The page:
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http://dx.doi.org/10.1073/pnas.1203106109DOI Listing
http://www.ncbi.nlm.nih.gov/pmc/articles/PMC3491506PMC
October 2012

Structure-activity studies of RFamide-related peptide-1 identify a functional receptor antagonist and novel cardiac myocyte signaling pathway involved in contractile performance.

J Med Chem 2012 Sep 30;55(17):7736-45. Epub 2012 Aug 30.

Department of Biological Chemistry, The University of Michigan Medical School , Ann Arbor, Michigan 48109, USA.

Human RFamide-related peptide-1 (hRFRP-1, MPHSFANLPLRF-NH(2)) binds to neuropeptide FF receptor 2 (NPFF(2)R) to dramatically diminish cardiovascular performance. hRFRP-1 and its signaling pathway may provide targets to address cardiac dysfunction. Here, structure-activity relationship, transcript, Ca(2+) transient, and phospholabeling data indicate the presence of a hRFRP-1 pathway in cardiomyocytes. Alanyl-substituted and N-terminal truncated analogues identified that R(11) was essential for activity, hRFRP-1((8-12)) mimicked hRFRP-1, and [A(11)]hRFRP-1((8-12)) antagonized the effect of hRFRP-1 in cellular and integrated cardiac performance. RFRP and NPFF(2)R transcripts were amplified from cardiomyocytes and heart. Maintenance of the Ca(2+) transient when hRFRP-1 impaired myocyte shortening indicated the myofilament was its primary downstream target. Enhanced myofilament protein phosphorylation detected after hRFRP-1 treatment but absent in [A(11)]hRFRP-1((8-12))-treated cells was consistent with this result. Protein kinase C (PKC) but not PKA inhibitor diminished the influence of hRFRP-1 on the Ca(2+) transient. Molecules targeting this pathway may help address cardiovascular disease.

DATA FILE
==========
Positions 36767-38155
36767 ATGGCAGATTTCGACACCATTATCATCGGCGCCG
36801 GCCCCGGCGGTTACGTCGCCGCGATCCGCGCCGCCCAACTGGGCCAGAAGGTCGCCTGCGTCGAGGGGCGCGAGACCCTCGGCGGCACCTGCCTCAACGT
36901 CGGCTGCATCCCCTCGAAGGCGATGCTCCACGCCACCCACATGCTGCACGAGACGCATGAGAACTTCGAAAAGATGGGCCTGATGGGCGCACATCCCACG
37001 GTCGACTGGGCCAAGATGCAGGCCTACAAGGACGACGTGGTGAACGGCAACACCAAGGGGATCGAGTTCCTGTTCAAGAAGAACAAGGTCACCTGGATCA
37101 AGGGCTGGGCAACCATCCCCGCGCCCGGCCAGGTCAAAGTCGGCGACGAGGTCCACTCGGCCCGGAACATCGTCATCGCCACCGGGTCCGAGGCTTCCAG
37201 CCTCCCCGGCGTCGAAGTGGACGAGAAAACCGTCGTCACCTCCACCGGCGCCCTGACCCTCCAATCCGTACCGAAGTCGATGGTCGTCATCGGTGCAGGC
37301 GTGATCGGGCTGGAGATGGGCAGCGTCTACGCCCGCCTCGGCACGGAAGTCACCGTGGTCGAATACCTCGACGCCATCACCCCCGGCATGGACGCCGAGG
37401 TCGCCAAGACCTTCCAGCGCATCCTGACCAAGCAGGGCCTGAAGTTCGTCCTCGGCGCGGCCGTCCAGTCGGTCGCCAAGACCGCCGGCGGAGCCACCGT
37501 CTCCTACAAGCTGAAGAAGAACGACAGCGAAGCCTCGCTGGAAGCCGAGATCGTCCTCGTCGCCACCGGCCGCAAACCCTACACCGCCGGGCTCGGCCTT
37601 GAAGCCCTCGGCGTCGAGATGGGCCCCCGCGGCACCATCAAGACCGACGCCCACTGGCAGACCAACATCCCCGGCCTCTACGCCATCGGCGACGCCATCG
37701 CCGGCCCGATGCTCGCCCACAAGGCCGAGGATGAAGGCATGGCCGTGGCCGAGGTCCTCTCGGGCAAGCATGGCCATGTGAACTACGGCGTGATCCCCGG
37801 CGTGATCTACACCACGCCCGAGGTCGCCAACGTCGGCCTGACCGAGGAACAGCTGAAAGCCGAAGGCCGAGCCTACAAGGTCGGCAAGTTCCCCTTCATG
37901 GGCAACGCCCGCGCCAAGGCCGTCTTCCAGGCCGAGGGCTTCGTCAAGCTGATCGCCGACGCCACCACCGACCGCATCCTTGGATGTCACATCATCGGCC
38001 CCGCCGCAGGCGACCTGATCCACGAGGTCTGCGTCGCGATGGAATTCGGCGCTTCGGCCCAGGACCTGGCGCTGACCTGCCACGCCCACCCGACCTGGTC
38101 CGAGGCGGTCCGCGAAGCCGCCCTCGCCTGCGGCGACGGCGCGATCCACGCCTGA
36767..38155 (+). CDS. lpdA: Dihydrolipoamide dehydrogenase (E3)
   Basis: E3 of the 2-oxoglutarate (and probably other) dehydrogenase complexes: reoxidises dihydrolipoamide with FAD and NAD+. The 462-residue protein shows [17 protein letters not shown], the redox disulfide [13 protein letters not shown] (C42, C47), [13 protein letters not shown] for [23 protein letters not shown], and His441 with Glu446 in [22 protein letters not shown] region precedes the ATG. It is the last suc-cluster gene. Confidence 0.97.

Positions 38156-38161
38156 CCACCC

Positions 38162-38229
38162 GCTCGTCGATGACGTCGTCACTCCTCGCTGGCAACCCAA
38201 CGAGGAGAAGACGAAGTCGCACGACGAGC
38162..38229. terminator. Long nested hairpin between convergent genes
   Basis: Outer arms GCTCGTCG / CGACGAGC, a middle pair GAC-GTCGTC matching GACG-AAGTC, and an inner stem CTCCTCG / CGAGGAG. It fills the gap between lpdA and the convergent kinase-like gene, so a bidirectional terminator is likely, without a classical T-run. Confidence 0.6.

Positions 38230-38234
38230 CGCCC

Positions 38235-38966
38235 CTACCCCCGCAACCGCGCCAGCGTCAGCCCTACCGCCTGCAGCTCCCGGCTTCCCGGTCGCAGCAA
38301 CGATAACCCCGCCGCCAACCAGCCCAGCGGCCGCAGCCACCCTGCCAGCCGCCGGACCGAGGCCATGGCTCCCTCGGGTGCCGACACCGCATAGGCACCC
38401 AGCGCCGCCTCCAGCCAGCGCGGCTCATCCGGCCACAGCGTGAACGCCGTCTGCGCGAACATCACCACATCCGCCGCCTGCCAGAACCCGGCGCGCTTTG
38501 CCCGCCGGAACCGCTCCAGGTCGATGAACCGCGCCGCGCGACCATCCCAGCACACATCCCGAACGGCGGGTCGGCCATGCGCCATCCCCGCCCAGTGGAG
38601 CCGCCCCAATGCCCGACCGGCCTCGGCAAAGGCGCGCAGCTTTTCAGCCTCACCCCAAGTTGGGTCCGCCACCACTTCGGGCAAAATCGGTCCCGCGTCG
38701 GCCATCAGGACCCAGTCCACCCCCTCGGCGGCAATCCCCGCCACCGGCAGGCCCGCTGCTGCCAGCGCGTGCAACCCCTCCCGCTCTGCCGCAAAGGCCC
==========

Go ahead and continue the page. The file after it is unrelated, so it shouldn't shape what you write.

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http://dx.doi.org/10.1021/jm300760mDOI Listing
http://www.ncbi.nlm.nih.gov/pmc/articles/PMC3475511PMC
September 2012